From our smartphones to computers and cars, almost every modern device and electronic appliance require integrated circuits to function. An integrated circuit is an information processing unit made from multiple electrical components stacked together on a semiconductor material such as silicone. Interestingly, now a team of researchers claims to have developed a technology that can turn any material into an advanced integrated circuit capable of thinking on its own.
Scientists from the US Air Force and Penn State University have engineered the unique rubber polymer material that can sense mechanical stress and “think” of an appropriate digital response.
This new material basically acts like an integrated circuit, without technically being an integrated circuit, with potentially far-reaching implications for our entire electronics industry.
The engineered material thinks like humans
An integrated circuit can amplify electrical signals and perform computational tasks (for example, a computer processor – also an integrated circuit) but it requires a special semiconductor material. The new study demonstrates that any engineered material can function like an integrated circuit once it is successfully programmed to process mechanical information.
“We’ve shown a mechanical platform for computing. Our information is still electrical just like a normal computer, but what is actually changing in the system to control the information is mechanical,” said Charles El Helou, first author and Ph.D. student at Penn State.
According to the researchers, the soft polymer material consists of reconfigurable circuits that can process complex arithmetic functions using just mechanical force. The circuits can also convert the received information into electrical signals. The researchers suggest that the material actually works in a way similar to how humans think and interact with their surrounding environment.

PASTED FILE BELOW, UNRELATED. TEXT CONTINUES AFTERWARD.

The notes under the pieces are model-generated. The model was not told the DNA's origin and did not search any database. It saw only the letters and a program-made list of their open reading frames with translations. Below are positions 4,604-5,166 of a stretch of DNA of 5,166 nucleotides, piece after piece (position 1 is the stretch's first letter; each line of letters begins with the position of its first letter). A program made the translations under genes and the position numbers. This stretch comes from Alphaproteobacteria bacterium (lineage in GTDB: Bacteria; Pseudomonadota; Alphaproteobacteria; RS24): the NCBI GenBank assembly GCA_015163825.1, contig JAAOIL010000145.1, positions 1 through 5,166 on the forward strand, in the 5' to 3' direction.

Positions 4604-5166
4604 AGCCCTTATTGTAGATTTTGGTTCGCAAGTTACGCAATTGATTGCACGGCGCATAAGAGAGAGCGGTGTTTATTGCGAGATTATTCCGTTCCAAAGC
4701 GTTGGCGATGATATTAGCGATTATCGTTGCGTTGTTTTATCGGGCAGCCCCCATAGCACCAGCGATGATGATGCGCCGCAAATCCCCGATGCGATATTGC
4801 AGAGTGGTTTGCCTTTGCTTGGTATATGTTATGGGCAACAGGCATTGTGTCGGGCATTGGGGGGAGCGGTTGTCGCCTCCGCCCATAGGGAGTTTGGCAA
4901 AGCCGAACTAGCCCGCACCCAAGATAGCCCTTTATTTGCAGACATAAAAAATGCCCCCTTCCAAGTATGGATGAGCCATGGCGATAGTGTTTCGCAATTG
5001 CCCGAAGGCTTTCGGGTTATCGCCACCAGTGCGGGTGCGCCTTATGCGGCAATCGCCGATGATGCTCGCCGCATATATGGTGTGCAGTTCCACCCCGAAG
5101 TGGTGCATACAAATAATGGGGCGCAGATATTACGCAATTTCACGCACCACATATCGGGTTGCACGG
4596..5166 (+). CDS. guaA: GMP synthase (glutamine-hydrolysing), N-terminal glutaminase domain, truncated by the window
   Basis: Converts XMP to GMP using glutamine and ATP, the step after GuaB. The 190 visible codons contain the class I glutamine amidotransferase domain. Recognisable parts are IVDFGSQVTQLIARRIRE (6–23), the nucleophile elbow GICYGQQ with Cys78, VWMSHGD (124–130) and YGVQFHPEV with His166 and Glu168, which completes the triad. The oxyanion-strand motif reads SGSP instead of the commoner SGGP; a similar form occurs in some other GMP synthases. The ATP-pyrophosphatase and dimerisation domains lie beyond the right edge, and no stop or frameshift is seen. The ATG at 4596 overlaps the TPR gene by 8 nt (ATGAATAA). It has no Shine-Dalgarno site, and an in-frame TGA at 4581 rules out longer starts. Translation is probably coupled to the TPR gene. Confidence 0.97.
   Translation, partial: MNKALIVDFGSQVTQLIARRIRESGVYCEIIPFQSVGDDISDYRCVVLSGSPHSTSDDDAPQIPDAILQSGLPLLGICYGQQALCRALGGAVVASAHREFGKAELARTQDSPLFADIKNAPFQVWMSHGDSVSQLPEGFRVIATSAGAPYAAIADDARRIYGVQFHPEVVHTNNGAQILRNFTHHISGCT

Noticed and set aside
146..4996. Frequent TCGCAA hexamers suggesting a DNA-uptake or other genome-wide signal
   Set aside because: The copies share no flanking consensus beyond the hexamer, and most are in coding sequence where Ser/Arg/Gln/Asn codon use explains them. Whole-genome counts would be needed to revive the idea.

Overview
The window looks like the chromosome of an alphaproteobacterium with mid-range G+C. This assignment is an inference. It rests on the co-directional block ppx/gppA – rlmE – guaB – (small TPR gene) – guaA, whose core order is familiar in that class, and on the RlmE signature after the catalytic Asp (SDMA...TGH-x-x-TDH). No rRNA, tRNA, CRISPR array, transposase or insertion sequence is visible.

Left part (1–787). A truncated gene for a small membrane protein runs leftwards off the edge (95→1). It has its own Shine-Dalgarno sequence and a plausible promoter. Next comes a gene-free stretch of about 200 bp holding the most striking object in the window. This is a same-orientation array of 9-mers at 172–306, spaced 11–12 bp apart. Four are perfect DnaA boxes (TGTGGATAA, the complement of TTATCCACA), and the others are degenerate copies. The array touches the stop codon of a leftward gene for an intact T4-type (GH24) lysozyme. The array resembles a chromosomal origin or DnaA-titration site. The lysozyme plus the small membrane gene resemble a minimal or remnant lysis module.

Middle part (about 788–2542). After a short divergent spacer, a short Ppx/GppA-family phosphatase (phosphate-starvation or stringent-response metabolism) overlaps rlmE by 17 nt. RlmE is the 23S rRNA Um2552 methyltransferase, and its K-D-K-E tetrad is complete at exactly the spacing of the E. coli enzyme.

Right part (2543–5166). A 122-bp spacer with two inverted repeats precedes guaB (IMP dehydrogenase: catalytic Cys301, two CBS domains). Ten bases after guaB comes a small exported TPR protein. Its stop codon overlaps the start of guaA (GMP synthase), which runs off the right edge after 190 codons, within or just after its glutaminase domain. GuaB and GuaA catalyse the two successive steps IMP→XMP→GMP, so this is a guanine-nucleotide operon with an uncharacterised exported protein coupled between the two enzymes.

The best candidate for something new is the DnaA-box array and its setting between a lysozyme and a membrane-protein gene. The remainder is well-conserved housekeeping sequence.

For instance, information in the human brain also propagates from one nerve cell to the other in the form of electrical signals. Neurons send and receive electrical signals at the neuronal junction called synapse through axons and dendrites (parts of a neuron) respectively. When the engineered material is subjected to mechanical stress, the material analyzes the applied force by first converting the same into electrical information.
To make the material capable of processing the information further like an integrated circuit, the researchers employed an approach first mentioned in a study published back in 1938. Back then, American mathematician Claude Shannon published a study that proposed that mechanical-electrical switching networks based on the laws of Boolean algebra (a branch of mathematics concerned with binary logic variables like 1 and 0 often used in computation) can be used to develop integrated circuits.
Explaining the role of Shannon’s study further, one of the authors and Associate Professor at Penn State, Ryan Harne wrote:
“Shannon’s mathematically grounded design philosophy was lost to the sands of time, so, when we read the paper, we were astounded that our preliminary work exactly realized Shannon’s vision.” He further added: “We made considerable modifications to Shannon’s design philosophy in order for our mechanical-electrical networks to comply to the reality of integrated circuit assembly rules.”
The material can also be used in different applications. Because it senses physical signals, the researchers believe that it has the potential to serve important functions in pathogen detecting systems, and intelligent search-rescue units. Moreover, the engineered polymer could also pave the path for self-healing materials. Currently, the researchers are trying to make the polymer sensitive to visual information.
“Our goal is to develop a material that demonstrates autonomous navigation through an environment by seeing signs, following them and maneuvering out of the way of adverse mechanical force, such as something stepping on it,” said Harne.